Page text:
Wednesday, August 25, 2010

Sex Ed

One day, when I was in 5th grade, my teacher tapped me on the shoulder and told me I could head down to the principal's office.  She was going to be beginning a segment on puberty and sex education.  As per school policy, a notice had been sent home alerting the parents, and each family was given the option of pulling their kid out if they desired.

My parents took the teacher up on this, and I, the lone student, wandered down to the principal's office, where I sat until the class was done learning about their bodies, their selves.

It wasn't that my parents didn't want me to know about sex, or the impending changes my body would soon undergo.  It was just, well, they thought they could do a better job explaining it to me.  They could answer my questions specifically, make the presentation fun and exciting, with a puppet show and some graphs and charts thrown in for good measure.  It would be the best sex education any 11 year had ever received.

And I bet it would have been, had they remembered to give it.

As it was, somewhere between pulling me out of that course and having lots of permission slips to sign and a brother who was always in the principal's office for other reasons, they forgot.  I got my sex ed on the back of the bus.  And if you have never been schooled there, I can tell you that it is terrifying.  

I sat near the older kids, and they explained all that they knew, none of which came from a proper sex ed course, or their parents.  It convinced me that sex should be illegal.  And then I started worrying about my parents.  Did they know?  I mean, maybe they didn't know.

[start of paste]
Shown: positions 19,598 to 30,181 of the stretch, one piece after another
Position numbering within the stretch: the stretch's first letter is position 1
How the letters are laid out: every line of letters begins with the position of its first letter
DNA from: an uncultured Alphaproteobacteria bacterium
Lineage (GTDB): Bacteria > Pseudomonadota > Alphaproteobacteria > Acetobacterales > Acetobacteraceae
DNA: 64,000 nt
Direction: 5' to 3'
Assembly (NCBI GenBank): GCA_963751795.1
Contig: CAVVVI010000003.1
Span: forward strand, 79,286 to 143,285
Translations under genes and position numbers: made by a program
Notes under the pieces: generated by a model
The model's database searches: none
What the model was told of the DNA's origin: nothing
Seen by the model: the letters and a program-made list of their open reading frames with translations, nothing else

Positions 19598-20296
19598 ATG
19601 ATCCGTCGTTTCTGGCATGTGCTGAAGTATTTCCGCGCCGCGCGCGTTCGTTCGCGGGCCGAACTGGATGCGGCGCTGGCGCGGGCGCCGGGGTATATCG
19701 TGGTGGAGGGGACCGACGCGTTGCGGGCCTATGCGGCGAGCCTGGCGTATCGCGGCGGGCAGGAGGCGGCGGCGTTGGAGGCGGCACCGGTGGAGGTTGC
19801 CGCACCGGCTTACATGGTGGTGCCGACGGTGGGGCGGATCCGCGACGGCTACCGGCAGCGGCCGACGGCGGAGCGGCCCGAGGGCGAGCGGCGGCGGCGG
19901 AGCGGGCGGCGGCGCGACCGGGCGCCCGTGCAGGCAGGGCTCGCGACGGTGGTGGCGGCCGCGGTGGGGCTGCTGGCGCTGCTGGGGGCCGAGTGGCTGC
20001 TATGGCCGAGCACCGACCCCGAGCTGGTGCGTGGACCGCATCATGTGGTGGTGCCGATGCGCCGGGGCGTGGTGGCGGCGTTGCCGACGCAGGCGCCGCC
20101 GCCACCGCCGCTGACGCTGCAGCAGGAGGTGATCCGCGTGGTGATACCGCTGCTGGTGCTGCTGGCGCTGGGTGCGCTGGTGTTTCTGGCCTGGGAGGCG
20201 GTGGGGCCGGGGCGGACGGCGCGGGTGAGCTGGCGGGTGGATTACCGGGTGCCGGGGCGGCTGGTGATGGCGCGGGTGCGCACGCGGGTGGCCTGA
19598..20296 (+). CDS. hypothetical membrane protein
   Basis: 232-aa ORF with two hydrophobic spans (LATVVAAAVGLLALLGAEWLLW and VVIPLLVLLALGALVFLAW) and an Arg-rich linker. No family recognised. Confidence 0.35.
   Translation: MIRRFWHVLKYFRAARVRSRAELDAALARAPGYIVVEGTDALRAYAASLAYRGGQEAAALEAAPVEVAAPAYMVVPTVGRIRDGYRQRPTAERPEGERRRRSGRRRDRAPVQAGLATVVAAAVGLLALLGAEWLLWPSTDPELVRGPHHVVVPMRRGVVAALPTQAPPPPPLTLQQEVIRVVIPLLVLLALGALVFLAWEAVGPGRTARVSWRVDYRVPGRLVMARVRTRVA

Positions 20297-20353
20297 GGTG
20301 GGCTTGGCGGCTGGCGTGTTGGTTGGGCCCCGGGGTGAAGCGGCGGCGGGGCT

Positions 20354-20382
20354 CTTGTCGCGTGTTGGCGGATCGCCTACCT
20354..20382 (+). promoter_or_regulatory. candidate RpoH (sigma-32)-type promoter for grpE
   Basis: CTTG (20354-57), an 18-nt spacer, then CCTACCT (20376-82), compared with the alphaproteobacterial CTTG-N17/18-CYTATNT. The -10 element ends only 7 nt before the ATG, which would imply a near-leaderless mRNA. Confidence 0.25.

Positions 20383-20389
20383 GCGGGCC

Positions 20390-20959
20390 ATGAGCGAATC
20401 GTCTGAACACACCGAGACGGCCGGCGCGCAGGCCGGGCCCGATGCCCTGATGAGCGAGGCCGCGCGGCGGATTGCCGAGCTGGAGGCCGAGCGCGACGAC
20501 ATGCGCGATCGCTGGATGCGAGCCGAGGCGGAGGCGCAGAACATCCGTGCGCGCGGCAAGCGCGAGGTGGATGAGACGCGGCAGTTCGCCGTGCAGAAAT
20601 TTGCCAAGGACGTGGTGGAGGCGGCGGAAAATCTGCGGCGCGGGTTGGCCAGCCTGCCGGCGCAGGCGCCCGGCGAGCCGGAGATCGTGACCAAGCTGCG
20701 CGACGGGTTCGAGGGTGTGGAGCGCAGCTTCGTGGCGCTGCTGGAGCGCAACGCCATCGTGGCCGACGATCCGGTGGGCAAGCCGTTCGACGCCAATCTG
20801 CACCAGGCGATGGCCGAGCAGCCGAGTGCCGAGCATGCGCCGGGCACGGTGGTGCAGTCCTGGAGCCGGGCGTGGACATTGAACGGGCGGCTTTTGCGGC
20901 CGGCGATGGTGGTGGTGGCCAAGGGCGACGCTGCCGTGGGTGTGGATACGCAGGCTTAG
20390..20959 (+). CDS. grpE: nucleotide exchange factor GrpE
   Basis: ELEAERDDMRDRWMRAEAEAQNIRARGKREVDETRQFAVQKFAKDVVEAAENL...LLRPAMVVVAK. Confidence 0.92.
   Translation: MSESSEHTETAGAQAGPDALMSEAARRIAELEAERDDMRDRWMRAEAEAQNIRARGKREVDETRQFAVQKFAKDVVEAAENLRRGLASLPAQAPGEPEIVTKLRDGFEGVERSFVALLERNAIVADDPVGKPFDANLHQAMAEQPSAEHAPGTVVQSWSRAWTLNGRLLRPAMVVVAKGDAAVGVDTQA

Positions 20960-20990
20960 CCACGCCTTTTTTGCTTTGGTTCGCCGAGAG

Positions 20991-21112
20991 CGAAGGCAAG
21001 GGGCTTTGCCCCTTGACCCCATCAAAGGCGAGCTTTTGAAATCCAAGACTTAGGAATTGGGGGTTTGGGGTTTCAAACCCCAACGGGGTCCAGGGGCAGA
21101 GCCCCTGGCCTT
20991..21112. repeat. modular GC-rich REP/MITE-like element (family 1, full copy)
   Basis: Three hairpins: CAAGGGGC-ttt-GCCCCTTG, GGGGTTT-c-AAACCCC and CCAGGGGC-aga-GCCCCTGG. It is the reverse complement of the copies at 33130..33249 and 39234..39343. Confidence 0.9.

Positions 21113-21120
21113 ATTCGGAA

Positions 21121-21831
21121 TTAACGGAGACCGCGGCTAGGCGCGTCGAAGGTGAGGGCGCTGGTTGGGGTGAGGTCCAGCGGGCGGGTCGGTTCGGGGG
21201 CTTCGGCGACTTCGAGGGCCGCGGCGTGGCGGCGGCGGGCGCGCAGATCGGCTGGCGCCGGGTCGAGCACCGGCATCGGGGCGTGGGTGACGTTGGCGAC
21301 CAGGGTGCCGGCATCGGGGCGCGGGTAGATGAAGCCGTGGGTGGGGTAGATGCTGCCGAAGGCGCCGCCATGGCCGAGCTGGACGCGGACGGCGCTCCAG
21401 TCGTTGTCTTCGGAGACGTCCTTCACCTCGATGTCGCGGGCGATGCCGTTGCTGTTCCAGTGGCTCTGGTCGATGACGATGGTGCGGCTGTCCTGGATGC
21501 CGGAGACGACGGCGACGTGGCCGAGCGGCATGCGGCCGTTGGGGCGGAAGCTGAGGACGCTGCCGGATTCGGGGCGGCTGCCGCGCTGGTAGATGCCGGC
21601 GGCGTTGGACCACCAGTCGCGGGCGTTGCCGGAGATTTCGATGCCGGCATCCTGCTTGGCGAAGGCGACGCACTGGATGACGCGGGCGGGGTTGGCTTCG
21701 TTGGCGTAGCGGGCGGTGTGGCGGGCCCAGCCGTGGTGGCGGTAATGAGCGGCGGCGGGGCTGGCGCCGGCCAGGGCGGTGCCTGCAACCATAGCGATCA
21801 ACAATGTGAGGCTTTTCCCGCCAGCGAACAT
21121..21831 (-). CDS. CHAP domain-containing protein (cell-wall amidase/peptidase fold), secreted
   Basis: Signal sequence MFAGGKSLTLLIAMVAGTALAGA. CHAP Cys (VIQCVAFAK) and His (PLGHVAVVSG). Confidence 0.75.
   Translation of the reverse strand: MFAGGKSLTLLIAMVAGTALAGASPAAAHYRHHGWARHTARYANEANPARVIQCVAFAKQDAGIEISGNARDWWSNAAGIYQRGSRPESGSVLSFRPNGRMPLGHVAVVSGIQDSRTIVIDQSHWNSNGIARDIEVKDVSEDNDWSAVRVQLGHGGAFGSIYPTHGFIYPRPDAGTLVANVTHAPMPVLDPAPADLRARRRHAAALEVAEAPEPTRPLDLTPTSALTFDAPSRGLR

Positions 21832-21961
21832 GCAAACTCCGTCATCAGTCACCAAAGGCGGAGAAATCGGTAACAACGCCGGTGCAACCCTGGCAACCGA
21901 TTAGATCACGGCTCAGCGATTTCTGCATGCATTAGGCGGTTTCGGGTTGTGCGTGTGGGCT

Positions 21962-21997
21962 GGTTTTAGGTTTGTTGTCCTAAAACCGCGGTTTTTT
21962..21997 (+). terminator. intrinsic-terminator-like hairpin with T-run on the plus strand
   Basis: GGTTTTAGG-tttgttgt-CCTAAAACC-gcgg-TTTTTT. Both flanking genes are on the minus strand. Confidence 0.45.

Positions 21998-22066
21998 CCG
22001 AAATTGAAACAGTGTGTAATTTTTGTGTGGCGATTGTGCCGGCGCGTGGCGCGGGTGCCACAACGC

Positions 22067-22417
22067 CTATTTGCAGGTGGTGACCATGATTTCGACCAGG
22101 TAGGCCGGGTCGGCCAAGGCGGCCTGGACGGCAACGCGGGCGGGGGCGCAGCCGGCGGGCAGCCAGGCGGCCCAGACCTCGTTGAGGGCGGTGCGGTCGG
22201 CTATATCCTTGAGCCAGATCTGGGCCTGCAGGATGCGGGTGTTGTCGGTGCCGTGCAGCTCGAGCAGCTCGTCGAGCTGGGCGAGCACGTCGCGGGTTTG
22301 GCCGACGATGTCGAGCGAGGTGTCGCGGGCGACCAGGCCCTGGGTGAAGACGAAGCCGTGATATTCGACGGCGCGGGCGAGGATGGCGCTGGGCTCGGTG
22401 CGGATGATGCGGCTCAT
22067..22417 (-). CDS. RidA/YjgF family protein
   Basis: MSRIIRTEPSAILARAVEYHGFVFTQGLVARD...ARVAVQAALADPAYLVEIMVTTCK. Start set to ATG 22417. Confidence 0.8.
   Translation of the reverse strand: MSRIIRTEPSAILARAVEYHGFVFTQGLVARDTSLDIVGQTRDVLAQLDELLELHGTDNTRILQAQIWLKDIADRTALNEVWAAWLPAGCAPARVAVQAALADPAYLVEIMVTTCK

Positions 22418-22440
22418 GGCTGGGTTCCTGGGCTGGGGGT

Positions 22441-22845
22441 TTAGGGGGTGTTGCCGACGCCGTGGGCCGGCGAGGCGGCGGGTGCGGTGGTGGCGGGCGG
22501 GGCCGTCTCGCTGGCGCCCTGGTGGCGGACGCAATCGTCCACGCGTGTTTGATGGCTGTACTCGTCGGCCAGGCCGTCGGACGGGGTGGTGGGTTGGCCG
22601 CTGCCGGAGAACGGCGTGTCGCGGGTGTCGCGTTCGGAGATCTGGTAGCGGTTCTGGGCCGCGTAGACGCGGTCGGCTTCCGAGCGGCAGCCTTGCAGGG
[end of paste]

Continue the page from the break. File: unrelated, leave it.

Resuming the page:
So, one evening, as the plague of this miseducation floated in my brain, I got out of bed and walked into my parents room.  I stood beside their bed and asked them:
"Do you know where babies come from?"

I wasn't asking because I wanted to know.  I already knew, thank you Maly and TJ and Lucas. 
I wanted to know if they knew.
Because parents can seem so innocent, to an 11 year old.

My mom must have been proud, here was her kid, pulled out of sex ed, and now I was yearning for her to explain things to me!  I was coming to her.
She started to explain where babies come from.  She used terrifying words like penis and vagina and then I started to block out what was coming out of her mouth because although the terms she was using were not the ones TJ had taught me, and although the specifics were quite different, she knew.  I left my parents room, relieved that at least I didn't have to teach them anything.

And the next day, and all the days after that, I sat in the front of the bus. 

When I got to college, I became friends with a girl whose mother was the leading OB/GYN in Ohio.  And she found the differences between her sex education and mine hilarious.  Because by the age of 5, she knew all the female organs, where they were located, what their functions were, and whether they were derived from Greek or Latin.  She was not schooled on the back of the bus.